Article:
For picture books, I don’t use an outline. For longer works, I like to have an outline, so I know where I’m going, but I leave a lot of space for changes. One of my writing groups hosts plot parties several times a year. During a plot party, we take turns brainstorming each other’s stories and use the best ideas to fill in a plot chart. The chart we use is one we learned during a writing workshop with Rebecca Petruck who is a wonderful middle-grade author and writing coach. (You can learn more about Rebecca here: rebeccapetruck.com)



  • 5. What's your personal technique for connecting to the younger person inside you and writing from that place?


I like to think about specific moments from my childhood. The situation I’m remembering isn’t as important as how I felt in that moment. Childhood is a time of big emotions. Kids have a lot of fears and worries, but they also have enormous amounts of love, hope, curiosity, and wonder. I think about the emotion I experienced, and then I think about a character experiencing that same emotion. What’s happening in the character’s life? How will the character react to the situation? How will the character drive the story? These are all questions I consider as I attempt to create a connection between my characters and my readers by speaking to a universal emotion in the context of a specific story.



  • 6. What are three or four books you would tell any writer to read who wanted to write for picture books? Why?


If you want to write picture books, I recommend starting with these classics:


Alexander and the Terrible, Horrible, No Good, Very Bad Day, written by Judith Viorst and illustrated by Ray Cruz


The Monster at the End of This Book, written by Jon Stone and illustrated by Michael Smollin


Where the Wild Things Are, written and illustrated by Maurice Sendak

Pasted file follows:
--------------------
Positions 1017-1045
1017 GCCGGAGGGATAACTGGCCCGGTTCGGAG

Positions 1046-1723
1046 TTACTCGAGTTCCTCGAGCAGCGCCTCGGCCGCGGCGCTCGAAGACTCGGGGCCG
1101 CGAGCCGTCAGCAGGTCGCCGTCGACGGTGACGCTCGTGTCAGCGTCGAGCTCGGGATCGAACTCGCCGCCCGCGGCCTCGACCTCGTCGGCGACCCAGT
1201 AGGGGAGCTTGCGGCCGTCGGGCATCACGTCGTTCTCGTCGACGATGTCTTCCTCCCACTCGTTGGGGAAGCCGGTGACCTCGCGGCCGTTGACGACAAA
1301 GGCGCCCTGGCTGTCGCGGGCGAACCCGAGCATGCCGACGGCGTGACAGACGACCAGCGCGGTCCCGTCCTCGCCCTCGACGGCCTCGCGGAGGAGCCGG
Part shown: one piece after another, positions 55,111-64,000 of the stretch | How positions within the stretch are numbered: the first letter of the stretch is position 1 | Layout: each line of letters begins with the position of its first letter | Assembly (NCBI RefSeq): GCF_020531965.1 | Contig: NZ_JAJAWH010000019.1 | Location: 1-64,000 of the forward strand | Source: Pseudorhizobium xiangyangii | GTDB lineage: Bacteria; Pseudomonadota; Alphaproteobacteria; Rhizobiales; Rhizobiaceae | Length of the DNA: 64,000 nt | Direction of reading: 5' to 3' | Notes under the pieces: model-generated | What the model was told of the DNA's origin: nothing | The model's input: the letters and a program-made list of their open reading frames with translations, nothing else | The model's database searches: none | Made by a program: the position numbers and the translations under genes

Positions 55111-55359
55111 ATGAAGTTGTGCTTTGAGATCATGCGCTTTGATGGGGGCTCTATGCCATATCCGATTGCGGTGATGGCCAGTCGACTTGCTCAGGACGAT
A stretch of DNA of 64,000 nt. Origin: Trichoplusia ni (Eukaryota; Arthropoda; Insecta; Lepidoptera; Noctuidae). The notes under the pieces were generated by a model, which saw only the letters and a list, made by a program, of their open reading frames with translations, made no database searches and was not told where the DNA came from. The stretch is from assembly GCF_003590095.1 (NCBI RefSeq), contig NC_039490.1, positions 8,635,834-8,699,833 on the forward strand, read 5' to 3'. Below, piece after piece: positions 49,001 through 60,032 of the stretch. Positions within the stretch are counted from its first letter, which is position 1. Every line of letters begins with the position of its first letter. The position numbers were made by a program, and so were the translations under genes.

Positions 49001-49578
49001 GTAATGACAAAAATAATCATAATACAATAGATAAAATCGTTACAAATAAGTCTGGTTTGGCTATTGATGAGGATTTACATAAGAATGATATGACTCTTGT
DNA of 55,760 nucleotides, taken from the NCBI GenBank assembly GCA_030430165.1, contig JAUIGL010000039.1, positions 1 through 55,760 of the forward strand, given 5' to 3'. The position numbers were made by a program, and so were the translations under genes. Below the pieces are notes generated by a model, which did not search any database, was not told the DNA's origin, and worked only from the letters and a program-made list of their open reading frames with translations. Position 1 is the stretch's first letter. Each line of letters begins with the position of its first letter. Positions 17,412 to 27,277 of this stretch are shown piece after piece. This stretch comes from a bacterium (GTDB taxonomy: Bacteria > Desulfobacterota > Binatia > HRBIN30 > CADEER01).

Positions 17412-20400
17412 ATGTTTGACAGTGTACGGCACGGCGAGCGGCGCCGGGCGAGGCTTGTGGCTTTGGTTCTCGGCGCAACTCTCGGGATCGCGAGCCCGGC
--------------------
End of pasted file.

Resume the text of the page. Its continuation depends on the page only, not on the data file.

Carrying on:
Each of these books was groundbreaking when it was published and each has continued to be popular with readers ever since. Studying these books and understanding why we are still reading them today can help writers realize what they are trying to do with their own stories. What do you want readers to get from your books? The answer to that question should be the foundation of your career. Of course, once you’ve read these books, I recommend reading hundreds of recently published picture books. The more you read, the more you will internalize the rhythm of picture books. You’ll learn the rules, so that when you break them, it will be with intention.



  • 7. How do you involve outside readers in your process? Do you keep your work to yourself? Do you share it with any kids to get their take?


My husband and son are my first readers. After they’ve read a story, I will either send it to my agent or, if I feel it needs more work, to my critique partners. Sometimes, I will share a manuscript or idea with my nieces and nephews to get a young reader’s take on it too. I’m lucky that all of my readers offer helpful feedback and are very supportive of my career. This is a difficult business, and it’s really important to surround yourself with people who will remind you to keep going.